Jantje goes back to work – at the zoo

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Jantje on the River Vechte, old church in the background

Manfred at the helm while passing low bridge, note the way the helm is put down passengers boarding Jantje Jantje leaving mooring

a warm welcome with local schnaps at the zoo Jantje a meeting on the lake Jantje on Lake Vechte

Jantje performing ferrying duties on the River Vechte and Lake Vechte – note the handy way Jantje’s tiller is lowered when passing under a low bridge

Jantje has been back to work raising money by helping to carry people to and from a local zoo after a freak summer storm raged through the Duchy of Bentheim causing severe damage and one death.

Regular correspondent Hans-Christian Rieck tells the story of how the tjalk got involved:

‘The zoo near Nordhorn was heavily hit, resulting damages valued at about €500.000. The Graf Ship Association, together with the local tourist board and the donors who enabled us to purchase Jantje, decided to organise a relief service for the zoo’s animals and staff.

‘Within a week we turned Jantje into a temporary passenger ship and even managed to obtain all the legal documents for this purpose from the district administration – this was necessary as the stretch of the  River Vechte that Jantje would need to follow to reach the zoo is normally prohibited for motor vessels.

‘So on Sunday the 15th of August a freight ship cruised the River Vechte upstream of Nordhorn for the first time since 1839.

‘At the end of the day, we collected about €2000 for the zoo – though I think we would have made more money if we had charged all the people who photographed Jantje from the banks of the river! Just €1 for each photo would have made the zoo rich!

‘Nevertheless it was a fine day and the popularity of Jantje increased further, with many people asking us to use her to provide a permanent ferry between the town and zoo. But, as the Graf Ship Association is a registered charity, it’s not possible.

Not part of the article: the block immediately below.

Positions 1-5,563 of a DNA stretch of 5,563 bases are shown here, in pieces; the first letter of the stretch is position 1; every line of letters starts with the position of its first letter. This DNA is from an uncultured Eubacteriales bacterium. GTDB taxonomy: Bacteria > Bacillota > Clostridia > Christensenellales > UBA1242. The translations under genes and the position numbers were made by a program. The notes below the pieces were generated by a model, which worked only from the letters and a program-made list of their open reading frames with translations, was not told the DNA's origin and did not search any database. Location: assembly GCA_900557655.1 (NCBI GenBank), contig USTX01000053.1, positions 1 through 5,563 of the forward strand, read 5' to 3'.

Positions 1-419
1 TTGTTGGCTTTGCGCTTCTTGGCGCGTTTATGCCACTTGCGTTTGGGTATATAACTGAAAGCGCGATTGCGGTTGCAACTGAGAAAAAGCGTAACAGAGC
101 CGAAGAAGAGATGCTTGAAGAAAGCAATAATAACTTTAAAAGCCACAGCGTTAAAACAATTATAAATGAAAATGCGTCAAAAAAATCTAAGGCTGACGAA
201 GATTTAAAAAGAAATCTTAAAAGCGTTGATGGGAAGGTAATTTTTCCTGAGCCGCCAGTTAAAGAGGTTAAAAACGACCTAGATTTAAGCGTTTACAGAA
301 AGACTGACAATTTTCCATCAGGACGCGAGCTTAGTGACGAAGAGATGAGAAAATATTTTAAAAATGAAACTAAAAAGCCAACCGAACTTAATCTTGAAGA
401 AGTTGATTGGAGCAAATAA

‘By the way, plans to get her rig in working order are well on the way; we are in contact with our local sailing club to get a crew. Next year we will begin trials on Lake Vechte and maybe in 2012 we’ll have her sailing on Jantje’s traditional water, the Ijsselmeer.

‘Yours

‘Hans-Christian’

Thanks Hans-Christian! I trust your leg is improving after your break some weeks ago.

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The Medway by paddlesteamer

VIC 56 Medway

VIC 56, just outside Chatham Dockyard. Click on the images in this post (and most others!) for much larger photos

The weather forecast predicted strong winds and thunderstorms – so I decided against going sailing. But what to do instead? Julie and I decided to take a river trip down the Medway on the wonderful paddlesteamer Kingswear Castle, starting  from Rochester Pier, just by the city’s impressive Norman castle, and these are a selection of photos from the outing.

I hope you’re seated comfortable, for there are lots of shots here – and quite a few questions. If you know the answers, please fill me in using either the Comment button below, or by emailing me at gmatkin@gmail.com.